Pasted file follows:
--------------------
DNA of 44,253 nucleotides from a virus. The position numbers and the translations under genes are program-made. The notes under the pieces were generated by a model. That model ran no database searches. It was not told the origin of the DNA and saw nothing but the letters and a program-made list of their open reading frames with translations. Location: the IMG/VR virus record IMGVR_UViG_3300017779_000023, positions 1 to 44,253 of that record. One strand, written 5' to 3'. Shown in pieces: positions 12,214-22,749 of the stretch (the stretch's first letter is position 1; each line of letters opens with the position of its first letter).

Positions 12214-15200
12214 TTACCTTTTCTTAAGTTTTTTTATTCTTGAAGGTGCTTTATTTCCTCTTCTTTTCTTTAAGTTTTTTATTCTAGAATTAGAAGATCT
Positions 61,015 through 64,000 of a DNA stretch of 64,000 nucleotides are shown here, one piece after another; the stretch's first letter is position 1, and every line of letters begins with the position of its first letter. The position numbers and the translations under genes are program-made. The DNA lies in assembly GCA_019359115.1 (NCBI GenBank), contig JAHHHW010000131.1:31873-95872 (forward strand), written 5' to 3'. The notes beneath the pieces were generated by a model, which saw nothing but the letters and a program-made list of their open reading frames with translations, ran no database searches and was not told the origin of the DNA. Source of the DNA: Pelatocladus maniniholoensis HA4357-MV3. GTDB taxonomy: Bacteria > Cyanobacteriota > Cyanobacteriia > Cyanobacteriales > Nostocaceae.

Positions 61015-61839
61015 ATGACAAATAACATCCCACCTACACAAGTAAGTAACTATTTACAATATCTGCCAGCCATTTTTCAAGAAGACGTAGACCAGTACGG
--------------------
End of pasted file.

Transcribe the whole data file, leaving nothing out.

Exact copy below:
DNA of 44,253 nucleotides from a virus. The position numbers and the translations under genes are program-made. The notes under the pieces were generated by a model. That model ran no database searches. It was not told the origin of the DNA and saw nothing but the letters and a program-made list of their open reading frames with translations. Location: the IMG/VR virus record IMGVR_UViG_3300017779_000023, positions 1 to 44,253 of that record. One strand, written 5' to 3'. Shown in pieces: positions 12,214-22,749 of the stretch (the stretch's first letter is position 1; each line of letters opens with the position of its first letter).

Positions 12214-15200
12214 TTACCTTTTCTTAAGTTTTTTTATTCTTGAAGGTGCTTTATTTCCTCTTCTTTTCTTTAAGTTTTTTATTCTAGAATTAGAAGATCT
Positions 61,015 through 64,000 of a DNA stretch of 64,000 nucleotides are shown here, one piece after another; the stretch's first letter is position 1, and every line of letters begins with the position of its first letter. The position numbers and the translations under genes are program-made. The DNA lies in assembly GCA_019359115.1 (NCBI GenBank), contig JAHHHW010000131.1:31873-95872 (forward strand), written 5' to 3'. The notes beneath the pieces were generated by a model, which saw nothing but the letters and a program-made list of their open reading frames with translations, ran no database searches and was not told the origin of the DNA. Source of the DNA: Pelatocladus maniniholoensis HA4357-MV3. GTDB taxonomy: Bacteria > Cyanobacteriota > Cyanobacteriia > Cyanobacteriales > Nostocaceae.

Positions 61015-61839
61015 ATGACAAATAACATCCCACCTACACAAGTAAGTAACTATTTACAATATCTGCCAGCCATTTTTCAAGAAGACGTAGACCAGTACGG